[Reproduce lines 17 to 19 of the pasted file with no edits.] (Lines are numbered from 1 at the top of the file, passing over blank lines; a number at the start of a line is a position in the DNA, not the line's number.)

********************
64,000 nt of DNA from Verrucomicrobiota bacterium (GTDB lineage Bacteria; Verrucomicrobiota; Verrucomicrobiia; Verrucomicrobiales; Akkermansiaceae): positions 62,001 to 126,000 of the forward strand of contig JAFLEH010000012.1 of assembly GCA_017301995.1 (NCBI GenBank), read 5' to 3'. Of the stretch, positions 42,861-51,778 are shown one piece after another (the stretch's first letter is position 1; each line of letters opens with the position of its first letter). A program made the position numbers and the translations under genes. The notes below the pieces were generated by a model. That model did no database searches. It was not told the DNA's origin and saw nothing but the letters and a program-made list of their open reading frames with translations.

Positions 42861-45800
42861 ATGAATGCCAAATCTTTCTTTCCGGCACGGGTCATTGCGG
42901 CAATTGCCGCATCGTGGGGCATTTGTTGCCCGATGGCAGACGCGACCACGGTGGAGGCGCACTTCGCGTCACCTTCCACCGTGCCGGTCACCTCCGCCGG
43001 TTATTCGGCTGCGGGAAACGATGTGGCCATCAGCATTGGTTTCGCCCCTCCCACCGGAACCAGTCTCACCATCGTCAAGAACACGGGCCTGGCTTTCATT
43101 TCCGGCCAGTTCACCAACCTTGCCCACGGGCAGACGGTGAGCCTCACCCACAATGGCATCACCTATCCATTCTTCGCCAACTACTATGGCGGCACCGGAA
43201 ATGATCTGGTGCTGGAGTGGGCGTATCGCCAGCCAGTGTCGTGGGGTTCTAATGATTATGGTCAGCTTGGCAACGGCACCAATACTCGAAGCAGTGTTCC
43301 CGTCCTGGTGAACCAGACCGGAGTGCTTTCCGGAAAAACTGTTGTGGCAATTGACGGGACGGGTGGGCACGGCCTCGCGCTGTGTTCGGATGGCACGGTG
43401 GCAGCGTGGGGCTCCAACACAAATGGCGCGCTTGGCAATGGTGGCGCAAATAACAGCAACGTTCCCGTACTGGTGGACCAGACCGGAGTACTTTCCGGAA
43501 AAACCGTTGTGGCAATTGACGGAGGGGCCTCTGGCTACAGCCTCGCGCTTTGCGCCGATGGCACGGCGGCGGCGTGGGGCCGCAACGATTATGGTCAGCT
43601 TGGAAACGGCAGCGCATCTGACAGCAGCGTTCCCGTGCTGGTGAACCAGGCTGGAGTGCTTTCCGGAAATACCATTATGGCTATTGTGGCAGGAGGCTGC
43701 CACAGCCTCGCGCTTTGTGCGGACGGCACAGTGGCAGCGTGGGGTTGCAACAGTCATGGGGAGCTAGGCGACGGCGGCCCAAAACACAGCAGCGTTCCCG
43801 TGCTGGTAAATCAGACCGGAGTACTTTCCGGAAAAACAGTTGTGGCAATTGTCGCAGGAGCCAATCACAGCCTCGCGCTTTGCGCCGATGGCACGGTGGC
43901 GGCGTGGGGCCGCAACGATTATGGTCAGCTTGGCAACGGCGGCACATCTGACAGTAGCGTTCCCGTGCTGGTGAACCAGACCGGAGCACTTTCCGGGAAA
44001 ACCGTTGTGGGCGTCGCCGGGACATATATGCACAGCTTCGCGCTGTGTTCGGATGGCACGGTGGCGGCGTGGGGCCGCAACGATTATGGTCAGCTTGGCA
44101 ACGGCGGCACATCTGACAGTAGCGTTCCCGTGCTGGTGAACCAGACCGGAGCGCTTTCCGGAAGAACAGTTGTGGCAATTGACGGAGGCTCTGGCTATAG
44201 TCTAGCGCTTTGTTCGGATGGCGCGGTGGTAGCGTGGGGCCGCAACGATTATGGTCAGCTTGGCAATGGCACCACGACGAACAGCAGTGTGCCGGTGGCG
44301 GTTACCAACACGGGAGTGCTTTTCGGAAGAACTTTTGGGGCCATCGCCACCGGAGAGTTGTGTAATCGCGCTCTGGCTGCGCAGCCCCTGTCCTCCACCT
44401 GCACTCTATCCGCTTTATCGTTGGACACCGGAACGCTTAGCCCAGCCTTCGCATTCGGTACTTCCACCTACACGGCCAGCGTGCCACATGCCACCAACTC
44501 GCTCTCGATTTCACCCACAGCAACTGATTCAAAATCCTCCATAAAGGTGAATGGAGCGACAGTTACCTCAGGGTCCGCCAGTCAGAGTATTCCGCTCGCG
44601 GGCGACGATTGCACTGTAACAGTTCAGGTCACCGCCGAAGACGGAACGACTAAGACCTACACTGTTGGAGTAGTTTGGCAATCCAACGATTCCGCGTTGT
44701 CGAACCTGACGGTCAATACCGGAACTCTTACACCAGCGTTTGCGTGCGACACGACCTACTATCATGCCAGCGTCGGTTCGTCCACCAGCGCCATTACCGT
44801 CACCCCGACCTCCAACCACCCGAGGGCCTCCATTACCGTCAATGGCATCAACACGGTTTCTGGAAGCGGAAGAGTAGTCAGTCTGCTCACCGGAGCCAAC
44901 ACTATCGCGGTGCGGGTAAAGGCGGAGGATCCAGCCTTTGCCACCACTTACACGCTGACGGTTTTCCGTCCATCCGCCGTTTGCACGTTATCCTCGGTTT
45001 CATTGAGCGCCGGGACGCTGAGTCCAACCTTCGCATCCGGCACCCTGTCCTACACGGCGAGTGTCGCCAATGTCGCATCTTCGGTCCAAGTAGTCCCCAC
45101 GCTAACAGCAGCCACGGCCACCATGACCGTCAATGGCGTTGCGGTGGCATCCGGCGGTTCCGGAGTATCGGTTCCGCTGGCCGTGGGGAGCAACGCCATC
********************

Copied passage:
44201 TCTAGCGCTTTGTTCGGATGGCGCGGTGGTAGCGTGGGGCCGCAACGATTATGGTCAGCTTGGCAATGGCACCACGACGAACAGCAGTGTGCCGGTGGCG
44301 GTTACCAACACGGGAGTGCTTTTCGGAAGAACTTTTGGGGCCATCGCCACCGGAGAGTTGTGTAATCGCGCTCTGGCTGCGCAGCCCCTGTCCTCCACCT
44401 GCACTCTATCCGCTTTATCGTTGGACACCGGAACGCTTAGCCCAGCCTTCGCATTCGGTACTTCCACCTACACGGCCAGCGTGCCACATGCCACCAACTC